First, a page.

Suppose you are trying to get a clear idea of the state of Goethe's soul in 1790. You can do this by studying a selection of the works composed by Goethe in the year 1790. You find, of course, at the end of every edition of Goethe a chronological index of his poems, in their order of composition; so you take out the poems written in 1790 and the plays written in 1790 and study them. You remember that in precisely this year he finished the beautiful essay, Die Metamorphose der Pflanzen (“The Metamorphosis of Plants”); you recall that just at that time he conceived the first idea of the Farbenlehre (“Theory of Colour”); you imagine from all this the state of his soul in 1790 and ask yourselves: “What were the influences active on Goethe's psychic life in 1790?” You will only be able to answer this question if you cast a critical glance on all Goethe's previous experiences from 1749 to 1790 and on what followed after this year — of which Goethe at the time was still unaware, but which you now know — during the period from 1790 to 1832, that is, to his death. Then there emerges the remarkable realization that the actual state of his soul in the year 1790 was a combination of what was to come later, the conquests remaining for the individual to make, and those he had already experienced. This is an extraordinarily significant discovery. People only avoid it because it leads into provinces which they quite naturally do not like to enter for observations of this kind. Try to extend your observations in this way to the soul-life of an individual who died recently and whom you have known for some time. If you train yourself to a more careful study of the soul you will then find this: A man, a friend of yours, died, let us say, in 1918. You have known him for some time, so that you can ask yourselves: “What was the state of his soul in 1912?” If you consider everything that you know of him you will find that the state of his soul in 1912 was such that the preparation for his approaching death was unconsciously reflected in his psychic disposition at that time; it was unconsciously reflected in his feelings. Taken as a whole I call the life of the feelings the psychic disposition, “Mood of Soul” (Seelenstimmung). A man who is soon to die has a quite different inner disposition from one who has still long to live.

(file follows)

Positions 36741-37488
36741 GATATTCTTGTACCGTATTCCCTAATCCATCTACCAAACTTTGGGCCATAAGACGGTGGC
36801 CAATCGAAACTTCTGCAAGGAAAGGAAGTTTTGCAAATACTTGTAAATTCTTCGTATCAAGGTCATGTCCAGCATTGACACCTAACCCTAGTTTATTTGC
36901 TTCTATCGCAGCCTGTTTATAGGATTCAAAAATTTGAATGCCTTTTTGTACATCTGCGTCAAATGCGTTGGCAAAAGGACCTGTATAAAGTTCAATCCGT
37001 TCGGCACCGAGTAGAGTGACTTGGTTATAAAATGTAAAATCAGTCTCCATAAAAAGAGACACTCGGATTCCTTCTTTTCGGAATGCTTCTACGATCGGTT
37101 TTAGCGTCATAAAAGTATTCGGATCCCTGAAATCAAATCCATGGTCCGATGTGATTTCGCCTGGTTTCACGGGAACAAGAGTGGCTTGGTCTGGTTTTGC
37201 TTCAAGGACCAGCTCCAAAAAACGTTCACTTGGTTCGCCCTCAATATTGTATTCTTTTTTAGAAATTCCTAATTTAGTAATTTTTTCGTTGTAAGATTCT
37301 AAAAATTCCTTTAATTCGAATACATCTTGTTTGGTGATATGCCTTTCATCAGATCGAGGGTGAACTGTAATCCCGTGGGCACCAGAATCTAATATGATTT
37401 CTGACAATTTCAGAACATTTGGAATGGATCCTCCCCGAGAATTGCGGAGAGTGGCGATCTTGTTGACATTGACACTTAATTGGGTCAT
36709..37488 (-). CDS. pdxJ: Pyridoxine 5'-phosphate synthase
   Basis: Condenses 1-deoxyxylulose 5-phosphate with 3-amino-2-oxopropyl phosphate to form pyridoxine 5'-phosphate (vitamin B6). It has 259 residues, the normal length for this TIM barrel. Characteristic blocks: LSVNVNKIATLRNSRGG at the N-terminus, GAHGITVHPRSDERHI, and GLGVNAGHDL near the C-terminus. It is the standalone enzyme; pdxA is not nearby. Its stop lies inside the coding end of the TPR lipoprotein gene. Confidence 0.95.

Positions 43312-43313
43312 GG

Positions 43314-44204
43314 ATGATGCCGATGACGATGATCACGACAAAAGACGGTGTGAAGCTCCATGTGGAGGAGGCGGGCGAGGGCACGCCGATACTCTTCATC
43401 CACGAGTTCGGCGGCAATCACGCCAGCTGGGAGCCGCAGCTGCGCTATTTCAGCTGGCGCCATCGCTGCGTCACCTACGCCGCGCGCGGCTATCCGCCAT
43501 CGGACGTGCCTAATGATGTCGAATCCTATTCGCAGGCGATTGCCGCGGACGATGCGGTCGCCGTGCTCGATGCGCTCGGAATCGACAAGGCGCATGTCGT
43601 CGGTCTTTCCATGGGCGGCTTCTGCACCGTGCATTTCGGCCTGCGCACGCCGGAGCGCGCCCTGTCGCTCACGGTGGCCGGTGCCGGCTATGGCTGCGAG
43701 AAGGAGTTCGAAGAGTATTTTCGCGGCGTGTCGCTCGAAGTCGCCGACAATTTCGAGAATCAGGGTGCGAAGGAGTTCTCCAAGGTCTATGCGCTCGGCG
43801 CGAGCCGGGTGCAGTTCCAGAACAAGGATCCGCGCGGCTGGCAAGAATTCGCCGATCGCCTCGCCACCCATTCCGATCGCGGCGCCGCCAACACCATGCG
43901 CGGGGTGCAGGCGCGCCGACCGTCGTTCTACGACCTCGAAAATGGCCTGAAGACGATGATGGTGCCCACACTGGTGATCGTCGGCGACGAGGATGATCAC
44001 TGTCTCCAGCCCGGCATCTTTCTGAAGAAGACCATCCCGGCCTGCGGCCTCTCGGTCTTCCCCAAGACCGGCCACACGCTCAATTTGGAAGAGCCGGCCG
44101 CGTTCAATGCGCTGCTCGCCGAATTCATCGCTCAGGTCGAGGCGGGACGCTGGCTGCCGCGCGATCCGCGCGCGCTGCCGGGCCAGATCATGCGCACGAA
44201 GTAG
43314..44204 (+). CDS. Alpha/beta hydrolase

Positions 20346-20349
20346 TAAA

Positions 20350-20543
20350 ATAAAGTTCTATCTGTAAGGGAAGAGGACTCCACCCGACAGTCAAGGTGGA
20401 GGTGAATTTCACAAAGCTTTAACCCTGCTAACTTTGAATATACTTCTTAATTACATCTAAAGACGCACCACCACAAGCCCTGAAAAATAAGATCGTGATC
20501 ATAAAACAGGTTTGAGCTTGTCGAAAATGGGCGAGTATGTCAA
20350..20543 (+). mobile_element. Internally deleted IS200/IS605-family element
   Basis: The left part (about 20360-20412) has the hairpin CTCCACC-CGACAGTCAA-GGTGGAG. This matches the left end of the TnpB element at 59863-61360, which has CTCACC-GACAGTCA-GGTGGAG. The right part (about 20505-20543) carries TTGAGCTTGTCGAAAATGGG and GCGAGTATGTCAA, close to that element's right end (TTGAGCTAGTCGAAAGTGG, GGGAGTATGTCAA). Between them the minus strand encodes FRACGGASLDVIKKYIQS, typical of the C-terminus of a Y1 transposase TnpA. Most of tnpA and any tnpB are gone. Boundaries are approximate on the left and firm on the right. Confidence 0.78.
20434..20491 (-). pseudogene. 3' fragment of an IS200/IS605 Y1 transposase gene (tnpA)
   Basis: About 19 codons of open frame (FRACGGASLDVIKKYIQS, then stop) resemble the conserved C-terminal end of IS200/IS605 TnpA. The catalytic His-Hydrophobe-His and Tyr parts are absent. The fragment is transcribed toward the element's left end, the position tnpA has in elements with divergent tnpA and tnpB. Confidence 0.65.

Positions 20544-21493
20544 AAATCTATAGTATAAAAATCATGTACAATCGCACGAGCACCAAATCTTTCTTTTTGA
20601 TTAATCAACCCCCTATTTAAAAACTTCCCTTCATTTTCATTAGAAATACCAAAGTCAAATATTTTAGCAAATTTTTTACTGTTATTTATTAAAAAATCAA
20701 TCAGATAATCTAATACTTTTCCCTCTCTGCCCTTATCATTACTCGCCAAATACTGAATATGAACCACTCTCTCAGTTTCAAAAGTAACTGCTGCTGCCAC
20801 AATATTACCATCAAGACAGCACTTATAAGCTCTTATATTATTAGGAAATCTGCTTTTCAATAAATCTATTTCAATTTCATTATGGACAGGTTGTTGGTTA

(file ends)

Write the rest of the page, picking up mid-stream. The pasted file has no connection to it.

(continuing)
You will now understand that people do not like to study these things, for it would create a very unpleasant impression — to put it mildly — if we were to observe the signs of approaching death in people's psychic disposition. These, however, can be observed. But in everyday life it is not wise for people to notice these things. That is why they are usually hidden from this life just as the will is withdrawn, as a sleeping power, even when we are awake, from the waking consciousness. But the educator must, after all, take up a position outside ordinary life to some extent. He must not be afraid to take up his stand detached from his usual life and to absorb truths for his teaching which are rather disturbing, rather tragic, for everyday life. In this connection there is lost ground to cover in the educational system of Central Europe. You know that especially the teachers in the universities in the early decades of this Central European system of education and teaching were people on whom the actual man of the world rather turned up his nose in scorn. Unworldly, pedantic fellows, who could not adapt themselves properly to the world, who always wore long, black frock-coats and never evening dress; these were the former educators of youth, especially the teachers of more mature youth. In these days things have changed. The university professors have begun to wear correct evening dress and to adapt themselves to worldly custom, and it is considered a great mark of progress that their former state is at last a thing of the past. It is a good thing. But it must be a thing of the past in other senses, too; it must in future be a thing of the past to the extent that the detachment from life does not merely consist, as it did formerly, in the teacher's wearing the invariable long pedantic frock-coat when other people did not. The detachment from life can remain to some extent, but it must be bound up with a profounder conception of life than that of people who wear evening dress for dinner. I am only speaking figuratively, of course, for I have nothing against “evening dress.”